If you’re going to hire an internal recruiter probably the best way to find a good one is to ask your investor network because they usually have seen who’s really good. And they’re not cheap. Expect to pay some combination of $50 to $100 an hour and a commission per hire of $3,000 to $5,000 if they successfully get one of your inbound candidates through your process; and $5,000 to $15,000 if they source one themselves successfully. You also get to put a money-back guarantee on the commission where you don’t have to pay if the candidate doesn’t last 30-90 days.
So all in, if you’re hiring a $120,000 a year developer, working with an internal recruiter could easily cost you $10,000 to $25,000 based on how good your inbounds are and how efficient you are in the process. Which, yes, is a lot of money and that’s why most seed company entrepreneurs I’ve talked to have never done it. We only really went to Oliver’s help when our network of friends wanting to join us had been tapped out and we had raised our Series B.
Non-Technical Recruiting Firms
In the last six months or so, our operations team has grown dramatically. We’ve hired ten people in the last month and we have another forty positions open, most of which are non-technical and don’t require a specific commercial real estate background: sales people, customer service, operations coordinators, etc.
In the first month of scaling up. each team had to run their own recruiting process. It was a total shit show. Emily was simultaneously running our real time operations of 42Floors while spending fifty to seventy-five percent of her time on recruiting. The real pain is that every time she found someone who was medium-good, she would feel desperate to hire them, but then our concerns for dilution of the quality of our culture would overrule her and she would have to keep searching. At one point we realized she had gone through 400 resumes and 60 Skype screens without making a single hire. This is a good way to destroy the productivity of your startup.
So we hired a recruiting firm to come help out.
We’re working with two firms actually, Premier and Betts, both of which have been very productive for us. Their model is different than Oliver Ryan’s. We don’t get a freelancer who sits in our office. They don’t take over our recruiting function. They simply send us high quality candidates that have already faced one round of vetting.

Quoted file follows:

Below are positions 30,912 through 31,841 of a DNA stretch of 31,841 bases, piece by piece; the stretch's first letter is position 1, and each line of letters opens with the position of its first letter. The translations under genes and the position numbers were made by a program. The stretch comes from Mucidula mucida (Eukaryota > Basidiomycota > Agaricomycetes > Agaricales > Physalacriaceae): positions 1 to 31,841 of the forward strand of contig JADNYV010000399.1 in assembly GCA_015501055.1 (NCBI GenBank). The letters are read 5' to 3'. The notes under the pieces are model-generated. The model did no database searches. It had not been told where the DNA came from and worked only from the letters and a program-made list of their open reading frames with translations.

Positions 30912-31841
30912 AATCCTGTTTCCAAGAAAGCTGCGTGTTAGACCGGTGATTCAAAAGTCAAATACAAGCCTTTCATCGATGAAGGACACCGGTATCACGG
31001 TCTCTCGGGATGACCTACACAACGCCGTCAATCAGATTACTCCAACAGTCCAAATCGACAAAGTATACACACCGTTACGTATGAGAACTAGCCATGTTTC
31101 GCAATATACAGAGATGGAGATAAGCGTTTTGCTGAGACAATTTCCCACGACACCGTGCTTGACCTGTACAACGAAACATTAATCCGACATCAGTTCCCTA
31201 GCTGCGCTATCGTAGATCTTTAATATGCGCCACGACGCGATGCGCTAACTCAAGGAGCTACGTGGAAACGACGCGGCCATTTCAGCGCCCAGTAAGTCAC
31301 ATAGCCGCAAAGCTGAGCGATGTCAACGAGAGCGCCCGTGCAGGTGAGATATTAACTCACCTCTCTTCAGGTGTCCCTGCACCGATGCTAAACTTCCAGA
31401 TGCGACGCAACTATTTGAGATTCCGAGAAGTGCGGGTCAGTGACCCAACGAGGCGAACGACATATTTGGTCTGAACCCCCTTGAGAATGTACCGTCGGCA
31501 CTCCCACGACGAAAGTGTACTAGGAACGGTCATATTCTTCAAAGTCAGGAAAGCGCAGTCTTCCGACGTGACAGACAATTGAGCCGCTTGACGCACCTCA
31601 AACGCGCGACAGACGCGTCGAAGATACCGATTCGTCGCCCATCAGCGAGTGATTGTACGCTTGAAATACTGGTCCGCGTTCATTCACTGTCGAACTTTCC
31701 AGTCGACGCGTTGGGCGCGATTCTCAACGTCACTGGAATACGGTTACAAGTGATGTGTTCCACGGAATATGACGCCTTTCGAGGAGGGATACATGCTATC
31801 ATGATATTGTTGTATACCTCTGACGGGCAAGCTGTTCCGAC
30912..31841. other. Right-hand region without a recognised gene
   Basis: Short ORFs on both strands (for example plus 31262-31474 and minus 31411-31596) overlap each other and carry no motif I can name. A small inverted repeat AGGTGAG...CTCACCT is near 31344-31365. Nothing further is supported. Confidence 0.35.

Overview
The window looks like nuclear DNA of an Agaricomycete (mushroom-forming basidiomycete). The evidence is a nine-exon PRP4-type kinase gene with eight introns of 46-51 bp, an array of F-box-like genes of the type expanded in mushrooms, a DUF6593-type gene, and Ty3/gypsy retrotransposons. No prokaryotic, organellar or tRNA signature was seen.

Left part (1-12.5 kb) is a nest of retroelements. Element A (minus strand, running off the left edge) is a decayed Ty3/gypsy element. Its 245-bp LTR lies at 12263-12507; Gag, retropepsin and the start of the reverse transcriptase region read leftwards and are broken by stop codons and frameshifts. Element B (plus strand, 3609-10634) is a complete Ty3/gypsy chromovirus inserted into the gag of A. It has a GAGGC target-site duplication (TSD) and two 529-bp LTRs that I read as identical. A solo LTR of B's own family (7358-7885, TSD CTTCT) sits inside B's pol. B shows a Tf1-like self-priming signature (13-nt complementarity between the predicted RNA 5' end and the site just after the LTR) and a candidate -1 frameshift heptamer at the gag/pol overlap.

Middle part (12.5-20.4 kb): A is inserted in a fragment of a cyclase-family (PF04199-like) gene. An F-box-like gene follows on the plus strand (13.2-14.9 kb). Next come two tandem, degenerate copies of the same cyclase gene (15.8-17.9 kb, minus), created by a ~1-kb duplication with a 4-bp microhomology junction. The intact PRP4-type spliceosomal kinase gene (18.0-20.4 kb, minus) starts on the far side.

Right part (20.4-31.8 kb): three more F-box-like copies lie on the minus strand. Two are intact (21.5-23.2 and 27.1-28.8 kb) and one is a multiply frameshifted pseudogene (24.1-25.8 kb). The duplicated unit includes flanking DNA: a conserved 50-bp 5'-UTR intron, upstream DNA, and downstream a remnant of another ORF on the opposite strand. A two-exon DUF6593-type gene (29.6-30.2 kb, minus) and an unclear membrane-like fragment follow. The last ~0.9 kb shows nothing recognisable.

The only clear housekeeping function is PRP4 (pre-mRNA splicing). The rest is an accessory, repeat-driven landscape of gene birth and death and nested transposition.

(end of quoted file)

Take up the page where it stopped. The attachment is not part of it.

I was super skeptical at first. I figured anyone who would choose to use a recruiting firm would clearly not be the type of person we’d want to hire. But actually this is different. What Premier or Betts do is go in to college campuses and help recruit smart, motivated students who want to get into an industry that they have no access to. So we’ve gotten a ton of people who really wanted to get into startups and wanted to move to San Francisco, but didn’t even know where to start.
The average quality of the candidates and their motivation was stunningly high. It only took us a week to realize that Emily was going to be able to reduce the time she spent on hiring from fifty to seventy-five percent down to like five to ten percent, simply because every person coming in for an interview was already medium-good at worst. Our hit rate at getting from first interview to hire went from 1 in maybe 400 resumes/50 Skype screens/10 interviews (which took us in total 50+hours) to 1 hire out of every 5 to 10 in-person interviews (which only took 5 to 10 hours). So the big win working with a firm like this is that you get to chop off ninety percent of the time that your team is spending on running a recruiting process.
The weakness is you have to be careful that you continue to have balance within your team. You don’t want every single person to be a motivated out-of-stater looking to break into startups. Often time people coming in through a recruiter don’t have a deep understanding of your startup, they just want to do startups in general. That’s generally okay with us because virtually no one in our company knew about finding an office space before they joined. But you still need to be careful to maintain a sense of balance and run your own internal process in parallel.